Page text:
Does Increased IRS Agents = Increased Trust Accounts?


The Inflation Reduction Act infused $80 billion dollars into the Internal Revenue Service, likely resulting in a significant increase in regulatory oversight. This increase in tax scrutiny should cause investors to consider their estate distribution plan to ensure minimum tax liability. Has the trust industry seen a change in the number of accounts or assets in the past few years as a result of the increase in oversight?

According to Spectrem Group’s new report, Comprehensive Bank Trust Update, which is a consolidation of information from FDIC surveys of member trust institutions. Every institution that has fiduciary or related assets must file this information every year in December. This report found that for the first time since 2009 the number of personal trust accounts has increased. The 11-year decline began in 2010, when the number of personal trust accounts dropped from 789,950 in 2009 to 746,916 in 2010.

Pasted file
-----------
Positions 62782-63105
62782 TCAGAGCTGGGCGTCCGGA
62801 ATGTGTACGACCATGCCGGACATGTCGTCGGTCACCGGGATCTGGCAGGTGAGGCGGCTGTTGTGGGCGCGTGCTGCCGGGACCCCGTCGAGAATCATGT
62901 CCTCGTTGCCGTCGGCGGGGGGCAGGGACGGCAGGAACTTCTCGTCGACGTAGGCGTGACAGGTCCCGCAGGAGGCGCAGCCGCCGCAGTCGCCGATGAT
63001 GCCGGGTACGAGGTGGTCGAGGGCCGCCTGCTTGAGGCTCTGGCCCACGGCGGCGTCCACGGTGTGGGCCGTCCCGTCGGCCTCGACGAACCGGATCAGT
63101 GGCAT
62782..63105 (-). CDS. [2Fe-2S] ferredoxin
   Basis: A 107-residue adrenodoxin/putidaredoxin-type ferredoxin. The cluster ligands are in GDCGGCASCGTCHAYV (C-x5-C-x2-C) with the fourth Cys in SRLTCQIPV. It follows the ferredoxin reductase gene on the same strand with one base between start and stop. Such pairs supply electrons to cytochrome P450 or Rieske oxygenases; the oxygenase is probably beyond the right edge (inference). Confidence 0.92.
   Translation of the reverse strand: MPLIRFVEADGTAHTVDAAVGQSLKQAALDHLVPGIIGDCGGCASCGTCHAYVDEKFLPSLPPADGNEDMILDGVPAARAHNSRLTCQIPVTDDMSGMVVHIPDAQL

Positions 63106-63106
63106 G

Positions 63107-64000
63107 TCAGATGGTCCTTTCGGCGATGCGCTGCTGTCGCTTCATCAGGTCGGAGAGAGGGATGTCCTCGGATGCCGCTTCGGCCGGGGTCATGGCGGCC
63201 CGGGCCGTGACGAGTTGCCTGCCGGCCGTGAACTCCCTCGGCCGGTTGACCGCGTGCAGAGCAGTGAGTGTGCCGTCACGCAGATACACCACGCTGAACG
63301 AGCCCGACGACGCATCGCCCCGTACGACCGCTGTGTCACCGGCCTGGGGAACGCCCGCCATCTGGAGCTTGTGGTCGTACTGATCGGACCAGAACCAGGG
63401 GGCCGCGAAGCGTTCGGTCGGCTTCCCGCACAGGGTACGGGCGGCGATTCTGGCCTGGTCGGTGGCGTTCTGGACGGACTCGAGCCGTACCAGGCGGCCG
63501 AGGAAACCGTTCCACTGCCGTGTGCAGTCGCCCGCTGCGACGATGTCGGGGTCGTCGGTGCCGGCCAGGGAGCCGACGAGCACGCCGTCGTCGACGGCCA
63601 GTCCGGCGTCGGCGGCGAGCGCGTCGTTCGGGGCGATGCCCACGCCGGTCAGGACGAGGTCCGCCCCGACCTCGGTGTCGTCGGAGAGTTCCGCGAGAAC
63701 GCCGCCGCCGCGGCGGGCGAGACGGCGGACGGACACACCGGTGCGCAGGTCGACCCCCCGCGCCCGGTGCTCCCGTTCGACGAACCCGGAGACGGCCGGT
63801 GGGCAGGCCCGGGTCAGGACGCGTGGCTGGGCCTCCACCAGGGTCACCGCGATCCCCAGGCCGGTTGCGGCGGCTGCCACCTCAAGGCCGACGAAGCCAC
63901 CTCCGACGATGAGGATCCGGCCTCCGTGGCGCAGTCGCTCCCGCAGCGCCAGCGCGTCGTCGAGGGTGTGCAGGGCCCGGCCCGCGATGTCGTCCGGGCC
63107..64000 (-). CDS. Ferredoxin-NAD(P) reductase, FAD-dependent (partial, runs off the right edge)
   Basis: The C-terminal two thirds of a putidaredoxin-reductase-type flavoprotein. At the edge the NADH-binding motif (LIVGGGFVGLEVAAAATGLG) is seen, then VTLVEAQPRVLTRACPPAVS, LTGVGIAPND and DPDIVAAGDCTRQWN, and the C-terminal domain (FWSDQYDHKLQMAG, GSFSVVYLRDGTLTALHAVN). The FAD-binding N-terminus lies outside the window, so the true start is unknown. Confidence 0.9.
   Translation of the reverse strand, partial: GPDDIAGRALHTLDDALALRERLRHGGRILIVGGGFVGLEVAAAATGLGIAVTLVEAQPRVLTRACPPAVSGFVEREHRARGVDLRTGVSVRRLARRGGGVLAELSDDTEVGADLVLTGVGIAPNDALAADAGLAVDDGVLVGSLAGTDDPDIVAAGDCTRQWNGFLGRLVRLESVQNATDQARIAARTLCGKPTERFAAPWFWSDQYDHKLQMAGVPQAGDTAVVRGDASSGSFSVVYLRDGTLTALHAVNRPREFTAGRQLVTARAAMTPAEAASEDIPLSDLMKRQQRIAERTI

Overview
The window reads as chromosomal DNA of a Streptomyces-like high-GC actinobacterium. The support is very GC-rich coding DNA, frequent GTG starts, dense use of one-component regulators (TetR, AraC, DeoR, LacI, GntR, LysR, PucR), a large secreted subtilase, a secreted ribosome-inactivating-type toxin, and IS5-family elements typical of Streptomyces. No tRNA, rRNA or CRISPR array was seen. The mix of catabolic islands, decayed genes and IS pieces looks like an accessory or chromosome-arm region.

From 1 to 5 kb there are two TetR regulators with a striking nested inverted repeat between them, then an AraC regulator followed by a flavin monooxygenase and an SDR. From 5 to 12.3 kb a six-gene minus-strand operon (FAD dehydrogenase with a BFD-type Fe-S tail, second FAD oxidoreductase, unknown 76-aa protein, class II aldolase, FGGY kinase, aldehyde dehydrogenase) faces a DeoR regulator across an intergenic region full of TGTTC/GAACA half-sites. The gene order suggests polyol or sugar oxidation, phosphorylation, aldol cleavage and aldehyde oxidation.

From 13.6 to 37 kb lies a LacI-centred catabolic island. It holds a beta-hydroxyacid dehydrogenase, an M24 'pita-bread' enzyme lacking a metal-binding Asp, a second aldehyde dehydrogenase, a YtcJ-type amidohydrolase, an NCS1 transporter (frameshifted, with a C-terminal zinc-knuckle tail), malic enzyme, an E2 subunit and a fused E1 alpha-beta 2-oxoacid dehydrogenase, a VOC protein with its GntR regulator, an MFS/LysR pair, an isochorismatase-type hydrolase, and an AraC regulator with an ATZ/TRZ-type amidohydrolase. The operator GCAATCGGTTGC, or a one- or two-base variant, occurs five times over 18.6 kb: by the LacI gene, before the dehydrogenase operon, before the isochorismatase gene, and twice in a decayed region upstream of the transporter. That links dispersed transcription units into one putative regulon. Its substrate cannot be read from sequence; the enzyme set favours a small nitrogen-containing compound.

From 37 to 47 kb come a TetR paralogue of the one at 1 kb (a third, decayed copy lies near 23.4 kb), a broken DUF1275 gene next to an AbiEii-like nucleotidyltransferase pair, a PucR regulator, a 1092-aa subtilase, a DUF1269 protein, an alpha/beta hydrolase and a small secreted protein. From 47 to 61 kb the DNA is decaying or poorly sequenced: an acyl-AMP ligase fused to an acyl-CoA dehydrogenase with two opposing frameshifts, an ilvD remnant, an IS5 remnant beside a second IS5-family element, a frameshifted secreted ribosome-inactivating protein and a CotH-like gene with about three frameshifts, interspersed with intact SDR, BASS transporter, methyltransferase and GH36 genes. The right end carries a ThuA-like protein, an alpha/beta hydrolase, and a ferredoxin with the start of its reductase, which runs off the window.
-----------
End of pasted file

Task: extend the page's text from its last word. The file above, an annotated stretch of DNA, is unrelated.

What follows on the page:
Ever since that time there has been a steady decrease in the number personal trust account, down to a low in 2020 of only 432,902 accounts, representing an over 40 percent reduction in the number of personal trust accounts during that 11-year window of time. Just because the number of personal trust accounts have been declining does not mean that the amount of assets held within these trusts have been declining.

There has been an increase in the total assets held within personal trust accounts over the past three years. The first increase was from 2018 to 2019, when personal trust assets went from a total of 931.2 billion to 1,048.0 billion. The total amount of assets held within personal trusts increased for the following two years, with a current total value of assets held within personal trusts of 1,279.5 billion dollars.
Financial firms should have discussions with their clients about examining their current trust accounts and ensuring that trusts are developed if their current estate plans are lacking that protection.